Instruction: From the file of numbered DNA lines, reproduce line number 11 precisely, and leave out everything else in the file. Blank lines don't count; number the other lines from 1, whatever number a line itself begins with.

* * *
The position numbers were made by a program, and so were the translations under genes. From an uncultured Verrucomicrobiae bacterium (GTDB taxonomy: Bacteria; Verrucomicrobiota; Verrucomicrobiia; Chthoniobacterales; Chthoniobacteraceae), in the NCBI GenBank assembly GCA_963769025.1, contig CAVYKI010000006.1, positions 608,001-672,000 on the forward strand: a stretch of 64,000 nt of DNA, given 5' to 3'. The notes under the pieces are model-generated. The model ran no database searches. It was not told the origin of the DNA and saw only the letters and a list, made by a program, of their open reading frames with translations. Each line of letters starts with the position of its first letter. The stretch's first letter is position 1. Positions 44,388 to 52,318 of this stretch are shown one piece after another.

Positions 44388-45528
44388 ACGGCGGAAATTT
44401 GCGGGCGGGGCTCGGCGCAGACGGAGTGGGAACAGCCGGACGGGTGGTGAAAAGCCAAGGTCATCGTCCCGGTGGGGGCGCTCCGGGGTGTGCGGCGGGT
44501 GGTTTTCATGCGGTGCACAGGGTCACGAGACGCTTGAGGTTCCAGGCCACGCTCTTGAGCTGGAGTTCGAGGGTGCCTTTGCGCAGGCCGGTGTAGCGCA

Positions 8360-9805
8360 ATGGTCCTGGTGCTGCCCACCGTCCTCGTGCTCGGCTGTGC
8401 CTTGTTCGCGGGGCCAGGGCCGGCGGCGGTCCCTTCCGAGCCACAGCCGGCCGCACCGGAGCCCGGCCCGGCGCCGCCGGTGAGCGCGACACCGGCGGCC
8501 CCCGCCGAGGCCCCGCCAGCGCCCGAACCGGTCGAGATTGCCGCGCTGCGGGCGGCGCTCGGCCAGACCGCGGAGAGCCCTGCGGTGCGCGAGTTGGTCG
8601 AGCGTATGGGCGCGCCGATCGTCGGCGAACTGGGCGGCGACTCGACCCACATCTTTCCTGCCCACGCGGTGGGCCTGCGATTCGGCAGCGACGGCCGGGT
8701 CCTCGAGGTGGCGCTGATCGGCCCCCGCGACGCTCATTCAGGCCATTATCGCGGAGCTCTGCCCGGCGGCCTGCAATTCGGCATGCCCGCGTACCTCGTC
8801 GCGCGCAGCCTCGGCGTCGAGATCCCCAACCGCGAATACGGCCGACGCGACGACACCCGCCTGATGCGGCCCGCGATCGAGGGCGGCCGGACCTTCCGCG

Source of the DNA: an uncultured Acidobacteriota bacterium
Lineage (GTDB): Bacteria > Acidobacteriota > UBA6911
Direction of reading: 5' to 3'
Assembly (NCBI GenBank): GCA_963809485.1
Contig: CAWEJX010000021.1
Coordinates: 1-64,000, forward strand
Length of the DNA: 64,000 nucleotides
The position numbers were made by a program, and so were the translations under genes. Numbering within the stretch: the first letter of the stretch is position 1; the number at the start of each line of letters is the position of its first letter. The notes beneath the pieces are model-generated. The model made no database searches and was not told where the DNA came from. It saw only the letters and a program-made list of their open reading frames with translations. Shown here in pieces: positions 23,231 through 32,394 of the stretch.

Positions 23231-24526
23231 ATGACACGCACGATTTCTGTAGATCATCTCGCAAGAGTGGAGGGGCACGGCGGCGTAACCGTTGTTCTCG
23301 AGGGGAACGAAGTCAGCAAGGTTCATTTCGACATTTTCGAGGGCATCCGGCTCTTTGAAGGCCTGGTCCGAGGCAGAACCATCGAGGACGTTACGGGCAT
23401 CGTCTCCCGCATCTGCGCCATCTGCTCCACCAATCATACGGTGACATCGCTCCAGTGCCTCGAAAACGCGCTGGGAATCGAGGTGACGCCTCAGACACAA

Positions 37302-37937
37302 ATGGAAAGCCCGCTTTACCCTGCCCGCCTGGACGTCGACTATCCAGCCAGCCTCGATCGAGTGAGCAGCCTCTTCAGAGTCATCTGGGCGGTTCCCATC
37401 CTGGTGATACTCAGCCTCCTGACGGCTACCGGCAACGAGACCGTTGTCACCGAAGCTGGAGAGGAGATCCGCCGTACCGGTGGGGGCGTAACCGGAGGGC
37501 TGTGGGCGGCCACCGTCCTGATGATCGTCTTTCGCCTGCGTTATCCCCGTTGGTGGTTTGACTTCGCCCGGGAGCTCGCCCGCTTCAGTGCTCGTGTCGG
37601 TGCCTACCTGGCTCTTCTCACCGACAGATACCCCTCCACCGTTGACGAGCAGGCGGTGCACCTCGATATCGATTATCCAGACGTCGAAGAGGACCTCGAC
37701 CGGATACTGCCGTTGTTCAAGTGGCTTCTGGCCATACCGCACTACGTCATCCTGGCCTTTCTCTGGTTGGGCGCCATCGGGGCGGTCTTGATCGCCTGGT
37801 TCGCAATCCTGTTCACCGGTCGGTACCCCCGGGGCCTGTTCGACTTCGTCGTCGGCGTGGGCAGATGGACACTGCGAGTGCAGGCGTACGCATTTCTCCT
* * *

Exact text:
8701 CCTCGAGGTGGCGCTGATCGGCCCCCGCGACGCTCATTCAGGCCATTATCGCGGAGCTCTGCCCGGCGGCCTGCAATTCGGCATGCCCGCGTACCTCGTC